Repeat prescriptions are one of the main costs to the NHS. As the number of people with long-term conditions rises, so will these costs.

It is estimated that over-ordering, stockpiling and not using medication, costs the local NHS around £2.5 million per year. To reduce these costs, many clinical commissioning groups have made changes. These changes mean that patients must place orders on repeat prescriptions themselves. The pharmacy or supplier will not be able to do this for the patient.

This does not change how your medicine or equipment is delivered or recieved. The Electronic Prescription Service (EPS) still allows you to nominate a pharmacy or supplier to fill your prescription for collection or delivery.

There are exceptions, so please check the information carefully.

You can find out more at


Changes to Ordering Repeat Medication – Patient Letter

Changes to Ordering Repeat Medication – Information Leaflet

Published on 24 Jul, 2018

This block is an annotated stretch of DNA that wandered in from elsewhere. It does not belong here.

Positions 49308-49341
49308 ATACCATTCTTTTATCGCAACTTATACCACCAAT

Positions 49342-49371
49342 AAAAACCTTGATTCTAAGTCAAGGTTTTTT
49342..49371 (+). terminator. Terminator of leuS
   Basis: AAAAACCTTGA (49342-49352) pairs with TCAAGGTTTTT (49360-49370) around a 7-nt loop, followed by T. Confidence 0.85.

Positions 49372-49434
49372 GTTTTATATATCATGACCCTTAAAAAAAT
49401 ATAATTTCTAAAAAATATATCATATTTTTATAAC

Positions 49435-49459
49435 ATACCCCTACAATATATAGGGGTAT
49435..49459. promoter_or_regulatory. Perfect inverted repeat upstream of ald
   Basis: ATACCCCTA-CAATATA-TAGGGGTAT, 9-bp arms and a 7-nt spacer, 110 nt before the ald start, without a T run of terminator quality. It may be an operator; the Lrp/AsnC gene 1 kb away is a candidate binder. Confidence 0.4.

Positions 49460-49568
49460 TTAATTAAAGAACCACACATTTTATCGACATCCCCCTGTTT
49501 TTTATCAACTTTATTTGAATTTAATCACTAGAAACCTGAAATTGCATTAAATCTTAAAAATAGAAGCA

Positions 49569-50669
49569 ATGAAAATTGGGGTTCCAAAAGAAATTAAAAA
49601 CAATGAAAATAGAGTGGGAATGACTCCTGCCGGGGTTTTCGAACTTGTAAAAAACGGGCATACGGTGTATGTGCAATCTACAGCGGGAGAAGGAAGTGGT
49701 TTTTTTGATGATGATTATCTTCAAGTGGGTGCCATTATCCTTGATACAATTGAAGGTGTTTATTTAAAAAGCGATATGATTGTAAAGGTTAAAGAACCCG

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4 comments on "Changes to ordering repeat prescriptions"

  • Commenter said on 14th August 2018

    What a fiasco the changeover was. No pre notification of what was happening thus rejected passwords etc. Should have kept to the d system, why mend it if it is not broken? Guess some IT company made,a nice profit.

    • Healthwatch Bucks replied on 14th August 2018

      Was this a change to your online access at your GP? If so, which practice was it?

  • Commenter said on 14th August 2018

    Deplorable lack of consultation.

    This change hurts the more vulnerable most.

    It serves only to try and manage a symptom rather than address the cause.

  • Commenter said on 22nd August 2018

    what a stupid self made mess that must have cost a fortune. Step 1, my pharmacy suddenly decides, without asking or even telling me – it will auto manage my repeats, but gets it wrong several times. Step 2, I tell pharmacy to stop auto ordering and that I will order when i need somthing, ie as it was. All ok. Step 3 someone suddenly decides to stop auto ordering by making me visit the busy overstretched surgery instead of ordering at the pharmacy. so now 2 trips instead of 1, even more queues at the surgery (would have been good to tell me in advance) Step 4, long discussion, almost an aurgument with the surgery receptionist who challenges my order of insulin needles as she thinks i may have too many and they will expire!?!? summary of change. i still order what i need as i did, now make 2 trips and clog up the surgery while justifying my order in public with a queue of onlookers. well done nhs, “Goal!!”

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